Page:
The surprising and rapid progress of gene discovery in epileptic encephalopathies may suggest that we have already made the critical leap towards understanding the genetics of seizure disorders. Why ask for more? Let’s put it this way: our discovery of recurrent, statistically reliable genes with de novo mutations is somewhat of a favorable statistical anomaly and merely the tip of the iceberg. Even for de novo mutations in the epileptic encephalopathies, we have more singular gene findings than recurrent mutations and our ability to predict the role of de novo mutations in genes never described before is not very advanced. These single gene findings require functional, but also genetic context that only a large-scale study will generate. To explain this differently: gene discovery in rare epilepsies has always profited from genetic studies in milder, more common epilepsies. Without GEFS+, SCN1A in Dravet Syndrome would probably have been discovered more than a decade later. To understand and interpret the remaining 70% of severe epilepsies, we need a large amount of data to support us. Therefore, Epi25 will be the next necessary and consequent step into this direction.
3 – Focus on phenotypes
Epi25 will utilize very broad phenotypes, and apply brute-force sequencing. And that’s all we really want at the moment to find novel genetic risk factors. However, for the medium term, we will have a large cohort of patients sequenced, which will give us the unique opportunity to re-assess clinical data based on genetic findings, to query response to anti-epileptic medication, and to discover novel entities based on joint genetic features. We may be able to suggestion scores for outcome or side effects. All these future projects would have one thing in common: they do not need to sequence anymore. Epi25 will be a genetic project with the ultimate goal to have a joint dataset that will allow us not worry about genetics anymore. This constellation will allow us to perform clinical studies at a completely new level, generate novel ideas for distinct projects, which will impact on patient care. We can invest our future funds in personnel for phenotypic studies or for studies on precision medicine. We can generate preliminary data for proposals on data available to the community. For patient-based research, the Epi25 dataset will be a unique innovation.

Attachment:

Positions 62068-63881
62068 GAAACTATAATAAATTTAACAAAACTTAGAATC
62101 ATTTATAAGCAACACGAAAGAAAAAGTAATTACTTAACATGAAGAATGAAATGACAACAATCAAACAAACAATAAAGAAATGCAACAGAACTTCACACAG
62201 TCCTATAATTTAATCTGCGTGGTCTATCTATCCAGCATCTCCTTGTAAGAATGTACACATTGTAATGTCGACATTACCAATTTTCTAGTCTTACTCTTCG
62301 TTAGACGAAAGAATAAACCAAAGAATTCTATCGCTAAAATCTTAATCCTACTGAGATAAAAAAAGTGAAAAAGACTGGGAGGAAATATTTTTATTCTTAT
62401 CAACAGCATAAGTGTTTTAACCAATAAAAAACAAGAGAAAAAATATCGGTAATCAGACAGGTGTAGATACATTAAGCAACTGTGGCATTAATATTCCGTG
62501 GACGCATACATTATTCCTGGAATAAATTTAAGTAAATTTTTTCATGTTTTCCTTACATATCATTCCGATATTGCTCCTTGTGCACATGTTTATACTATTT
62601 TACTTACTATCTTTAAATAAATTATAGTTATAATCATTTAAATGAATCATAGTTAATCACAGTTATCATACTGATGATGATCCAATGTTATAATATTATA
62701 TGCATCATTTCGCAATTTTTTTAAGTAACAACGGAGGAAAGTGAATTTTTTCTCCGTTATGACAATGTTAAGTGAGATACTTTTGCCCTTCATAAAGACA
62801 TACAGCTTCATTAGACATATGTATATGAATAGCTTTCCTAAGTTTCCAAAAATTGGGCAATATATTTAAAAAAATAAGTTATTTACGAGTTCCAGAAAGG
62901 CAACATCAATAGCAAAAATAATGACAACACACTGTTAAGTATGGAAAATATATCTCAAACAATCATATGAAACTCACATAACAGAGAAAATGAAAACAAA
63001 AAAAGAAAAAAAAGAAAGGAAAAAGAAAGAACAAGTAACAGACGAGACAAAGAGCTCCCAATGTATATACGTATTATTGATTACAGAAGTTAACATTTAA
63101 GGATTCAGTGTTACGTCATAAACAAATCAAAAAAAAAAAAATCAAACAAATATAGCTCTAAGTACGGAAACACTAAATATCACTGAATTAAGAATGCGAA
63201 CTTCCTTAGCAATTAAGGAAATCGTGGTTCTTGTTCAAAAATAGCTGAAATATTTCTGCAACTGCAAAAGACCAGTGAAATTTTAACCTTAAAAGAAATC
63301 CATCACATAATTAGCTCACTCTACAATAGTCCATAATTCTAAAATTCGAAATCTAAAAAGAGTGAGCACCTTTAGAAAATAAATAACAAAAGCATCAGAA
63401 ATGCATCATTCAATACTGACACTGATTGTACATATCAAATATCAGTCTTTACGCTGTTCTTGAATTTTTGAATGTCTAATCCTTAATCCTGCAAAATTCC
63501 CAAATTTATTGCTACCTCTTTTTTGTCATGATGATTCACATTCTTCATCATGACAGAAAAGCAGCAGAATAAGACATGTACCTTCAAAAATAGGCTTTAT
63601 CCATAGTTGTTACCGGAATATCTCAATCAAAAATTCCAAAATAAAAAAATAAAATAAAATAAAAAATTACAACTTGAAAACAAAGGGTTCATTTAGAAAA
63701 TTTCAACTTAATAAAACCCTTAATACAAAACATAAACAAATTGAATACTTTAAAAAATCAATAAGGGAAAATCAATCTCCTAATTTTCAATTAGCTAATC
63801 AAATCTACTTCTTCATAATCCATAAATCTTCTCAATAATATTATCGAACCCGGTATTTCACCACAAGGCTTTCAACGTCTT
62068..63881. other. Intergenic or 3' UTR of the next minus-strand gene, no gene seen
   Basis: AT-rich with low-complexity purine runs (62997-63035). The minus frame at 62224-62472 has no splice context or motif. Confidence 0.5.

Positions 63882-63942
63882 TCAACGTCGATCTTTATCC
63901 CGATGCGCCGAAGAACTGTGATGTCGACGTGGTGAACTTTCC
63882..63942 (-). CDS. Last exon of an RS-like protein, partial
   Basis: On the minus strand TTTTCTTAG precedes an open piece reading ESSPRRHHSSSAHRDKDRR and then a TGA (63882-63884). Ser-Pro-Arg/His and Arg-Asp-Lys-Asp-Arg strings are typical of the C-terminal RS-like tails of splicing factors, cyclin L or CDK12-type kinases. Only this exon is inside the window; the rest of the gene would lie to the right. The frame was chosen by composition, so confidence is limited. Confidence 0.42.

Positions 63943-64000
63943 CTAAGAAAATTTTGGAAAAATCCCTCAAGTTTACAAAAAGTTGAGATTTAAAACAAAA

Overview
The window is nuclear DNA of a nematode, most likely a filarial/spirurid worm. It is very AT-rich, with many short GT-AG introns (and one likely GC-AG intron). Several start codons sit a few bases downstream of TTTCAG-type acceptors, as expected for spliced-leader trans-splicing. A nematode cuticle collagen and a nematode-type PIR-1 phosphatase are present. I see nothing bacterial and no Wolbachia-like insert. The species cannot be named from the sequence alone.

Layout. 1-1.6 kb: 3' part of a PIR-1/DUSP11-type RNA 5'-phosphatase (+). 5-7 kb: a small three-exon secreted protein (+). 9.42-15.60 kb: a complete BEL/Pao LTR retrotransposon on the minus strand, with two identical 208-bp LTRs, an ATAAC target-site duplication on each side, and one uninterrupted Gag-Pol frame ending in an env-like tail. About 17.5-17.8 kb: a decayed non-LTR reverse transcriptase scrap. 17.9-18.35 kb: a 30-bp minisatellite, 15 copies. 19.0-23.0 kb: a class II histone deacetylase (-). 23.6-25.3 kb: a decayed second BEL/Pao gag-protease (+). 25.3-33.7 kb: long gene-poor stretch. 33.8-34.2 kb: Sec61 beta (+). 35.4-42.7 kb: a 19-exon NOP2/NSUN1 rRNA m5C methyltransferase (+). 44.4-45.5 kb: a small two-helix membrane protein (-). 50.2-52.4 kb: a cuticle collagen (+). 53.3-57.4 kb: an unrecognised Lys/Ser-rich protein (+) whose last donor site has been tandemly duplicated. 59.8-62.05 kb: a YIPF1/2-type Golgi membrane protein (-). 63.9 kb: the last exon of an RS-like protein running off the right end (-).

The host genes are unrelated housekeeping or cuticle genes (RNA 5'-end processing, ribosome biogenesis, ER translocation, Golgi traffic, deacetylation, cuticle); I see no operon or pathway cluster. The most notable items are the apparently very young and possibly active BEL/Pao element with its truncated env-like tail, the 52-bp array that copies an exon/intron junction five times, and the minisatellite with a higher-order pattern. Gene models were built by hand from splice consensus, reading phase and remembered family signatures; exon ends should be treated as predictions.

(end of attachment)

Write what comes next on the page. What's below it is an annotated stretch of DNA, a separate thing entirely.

4 – Beyond genes
How much in terms of genetic risk is hidden beyond genes in non-coding territory? We don’t know, but it would be short-sighted to assume that there is nothing out there. With whole genome sequences available for a large patient and control cohorts, we can actually ask this question and identify novel ways that our genome make us susceptible to neurodevelopmental disorders. To give you an example: one of the top hits in the recent GWAS studies on epilepsies falls in the region of the SCN1A gene. However, the highest signal is not in the SCN1A gene directly, but next to it in non-coding DNA that harbors some intriguing non-coding functional elements. We need to have a look beyond genes if we would like to get a more complete picture.
5 – Community
Epi25 will be the Large Hadron Collider (LHC) of Neurogenetics – a project of unprecedented scale that requires the international community to jointly work together. Epi25 is beyond individual investigators, but is a true collaborative effort that will be managed and led jointly. Epi25 already has support from all major groups and consortia around the globe, and joint access to this unique dataset will spur an unprecedented number of discoveries and follow-up studies. Moreover, an international collaborative effort such as Epi25 will require a new definition of leadership and communication. The Epi25 Governance Charter is already one of the most progressive consortium agreements to date – including a clear commitment for fair and transparent leadership, data sharing, a strong statement in support of raising junior scientists as future leaders and a pledge that all data arising from Epi25 will be open-access. Epi25 will generate a new culture of team science of international collaborations in the field. If there really is a Higgs-Bosom of epilepsy genetics, I am convinced that we are going to find it.